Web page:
One of the most common reasons that people find protecting themselves and healing from narcissistic abuse incredibly challenging is a need for the narcissist’s attention.

The reason that someone would crave attention from a narcissist is because the narcissist’s presence fills a void in their life. Narcissists are very good at using manipulation tactics to get the people that they abuse to crave their attention by making them feel heard, understood, and valued.

This article is going to explain how they are able to do this so you can grasp a better understanding of the reason that you crave attention from the narcissist in your life.

Narcissists Use Manipulation Tactics to Get You to Crave Their Attention

Narcissists use mirroring, future faking, the devaluation phase, and intermittent reinforcement to manipulate the people that they abuse into craving their attention. In the following sections we are going to quickly define each of these tactics and give you examples of them in a narcissistic environment.

Someone learning about the manipulation tactics that narcissists use to get you to crave their attention.

These examples will be shown in a romantic narcissistic relationship but the information applies to all of the other types of narcissistic relationships (i.e. friendships, family settings, work environments) as well.

Mirroring

In this context, mirroring refers to a manipulation tactic that occurs when a narcissist absorbs an extraordinary amount of information about the identity of a person and uses that information to create a falsified identity that mimics the identity of the person they mirrored.

A narcissist mirroring someone.

Mirroring is the manipulation tactic that helps the narcissist fill a void in your life. It puts them in a position from which they can transform themselves into the “perfect” person for the person that they are mirroring.

Example:

Aiden’s narcissistic father has told him that men are supposed to be in charge of the house and control their wives for his entire life. Aiden has never accepted his father’s beliefs, and because of this, Aiden’s father has labeled him as weak, undesirable, and worthless.

Even though Aiden knows that his father is abusive, he has always sought his approval because he wants to prove to his father that he is not weak, undesirable, and worthless.

In college, Aiden falls in love with a narcissistic woman named Jessica and ends up opening up to her about his past, specifically the relationship that he has with his father.

A man mirroring a woman.

Armed with this information, Jessica creates a falsified identity centered around Aiden’s father’s beliefs. Meaning Jessica led Aiden to believe that she wants to be a traditional wife and tells him things like, “I believe that wives should listen to their husbands and focus on having children.”

Even though Aiden never adopted his father’s beliefs, Jessica’s mirroring fills a void in Aiden’s life because she makes him feel like a man. Her mirroring makes him feel heard, understood, and valued.

Remember, Aiden’s father has called him weak, undesirable, and worthless for his entire life for not believing that men are supposed to be in charge of the house and control their wives for his entire life. So, having Jessica in his life helps Aiden feel like he is not weak, undesirable, and worthless, and that he can finally please his father.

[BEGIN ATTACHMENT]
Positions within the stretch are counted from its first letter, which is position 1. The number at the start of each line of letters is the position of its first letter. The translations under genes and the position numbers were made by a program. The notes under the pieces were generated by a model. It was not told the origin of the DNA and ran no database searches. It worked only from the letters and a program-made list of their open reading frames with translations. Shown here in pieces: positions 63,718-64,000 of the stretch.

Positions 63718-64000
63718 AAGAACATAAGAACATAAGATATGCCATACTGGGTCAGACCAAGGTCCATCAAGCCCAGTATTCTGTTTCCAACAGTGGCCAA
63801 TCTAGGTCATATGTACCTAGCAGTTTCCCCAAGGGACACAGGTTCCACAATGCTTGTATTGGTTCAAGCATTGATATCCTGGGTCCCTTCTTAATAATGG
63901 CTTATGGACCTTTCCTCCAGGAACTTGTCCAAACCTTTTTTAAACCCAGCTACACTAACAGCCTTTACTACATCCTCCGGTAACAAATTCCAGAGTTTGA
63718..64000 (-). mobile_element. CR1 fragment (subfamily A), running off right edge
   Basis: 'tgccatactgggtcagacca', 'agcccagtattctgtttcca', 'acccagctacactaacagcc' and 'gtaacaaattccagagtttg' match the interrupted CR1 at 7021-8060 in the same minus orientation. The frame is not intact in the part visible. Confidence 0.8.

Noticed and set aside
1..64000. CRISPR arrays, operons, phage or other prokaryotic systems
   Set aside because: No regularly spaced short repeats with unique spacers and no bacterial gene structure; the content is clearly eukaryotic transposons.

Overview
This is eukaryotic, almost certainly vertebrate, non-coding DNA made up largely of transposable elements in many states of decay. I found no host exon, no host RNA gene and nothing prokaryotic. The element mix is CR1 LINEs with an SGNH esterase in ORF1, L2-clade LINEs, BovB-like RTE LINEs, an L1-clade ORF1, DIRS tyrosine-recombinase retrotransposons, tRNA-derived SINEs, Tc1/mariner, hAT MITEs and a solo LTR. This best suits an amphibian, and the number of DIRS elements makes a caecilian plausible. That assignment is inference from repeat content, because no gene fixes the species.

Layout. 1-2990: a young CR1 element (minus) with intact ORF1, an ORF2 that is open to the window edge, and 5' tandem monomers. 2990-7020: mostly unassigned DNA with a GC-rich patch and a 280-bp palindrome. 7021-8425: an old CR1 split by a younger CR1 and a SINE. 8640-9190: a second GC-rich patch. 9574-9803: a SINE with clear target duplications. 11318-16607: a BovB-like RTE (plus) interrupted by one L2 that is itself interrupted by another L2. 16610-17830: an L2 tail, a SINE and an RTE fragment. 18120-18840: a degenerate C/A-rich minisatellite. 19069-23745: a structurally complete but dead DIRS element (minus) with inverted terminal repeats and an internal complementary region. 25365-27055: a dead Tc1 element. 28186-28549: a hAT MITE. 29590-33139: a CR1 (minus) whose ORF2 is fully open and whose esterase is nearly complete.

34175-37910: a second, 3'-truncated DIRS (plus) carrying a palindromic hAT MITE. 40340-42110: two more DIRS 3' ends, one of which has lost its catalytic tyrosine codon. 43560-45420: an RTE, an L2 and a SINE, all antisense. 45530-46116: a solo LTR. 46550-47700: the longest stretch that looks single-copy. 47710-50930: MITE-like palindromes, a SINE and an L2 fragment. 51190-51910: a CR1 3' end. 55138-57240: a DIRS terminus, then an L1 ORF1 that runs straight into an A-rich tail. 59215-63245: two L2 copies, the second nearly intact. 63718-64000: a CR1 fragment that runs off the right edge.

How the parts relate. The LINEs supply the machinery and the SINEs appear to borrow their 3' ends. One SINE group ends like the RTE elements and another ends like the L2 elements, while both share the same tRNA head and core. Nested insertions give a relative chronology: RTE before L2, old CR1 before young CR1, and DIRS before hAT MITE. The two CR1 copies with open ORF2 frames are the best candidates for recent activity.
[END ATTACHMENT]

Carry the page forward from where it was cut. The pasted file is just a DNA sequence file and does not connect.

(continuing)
Suggested Reading:

If you’re interested, our article How Do Narcissists Use Mirroring? has a ton of helpful information that will help you grasp a better understanding of mirroring.

Future Faking

In the narcissistic realm, the term “future faking” refers to when a narcissist makes a false promise for the future to get exactly what they want in the present. What makes future faking such an effective form of manipulation is the relationship it has with mirroring.

You see, narcissists often know exactly what they need to say and/or do to make people believe their false promises because of the information they gather during the mirroring phase. Future faking is a manipulation tactic that allows narcissists to support the falsified identity that they created to portray themselves as “perfect”.

Example:

In the mirroring example, Jessica created a falsified identity centered around Aiden’s father’s beliefs. Remember, Jessica told Aiden, “I believe that wives should listen to their husbands and focus on having children” to manipulate him into believing that she wants to be a traditional wife.

A woman cooking with her daughter.

Having this version of Jessica in his life manipulates Aiden into believing that he can finally please his father because his father has been calling him weak, undesirable, and worthless his entire life for not accepting his father’s opinion that men should be in charge of the house and control their wives.

To support the falsified identity that she created, Jessica future fakes Aiden by saying things like,“I can’t wait to stay at home and raise our children”, “I just want to cook for you for the rest of my life”, “I will never look at another man, you are everything that I dreamed of”, and “I think we should have joint bank accounts so you can be in charge of our money.”

A narcissist manipulating her boyfriend.

Again, this manipulation (i.e. future faking) makes Aiden feel heard, understood, and valued because it tricks him into believing that he is the man that his father always wanted him to be.

Suggested Reading:

Future faking is an incredibly manipulative tactic. Our article How to Respond to Future Faking can teach you how to deal with a future faking narcissist.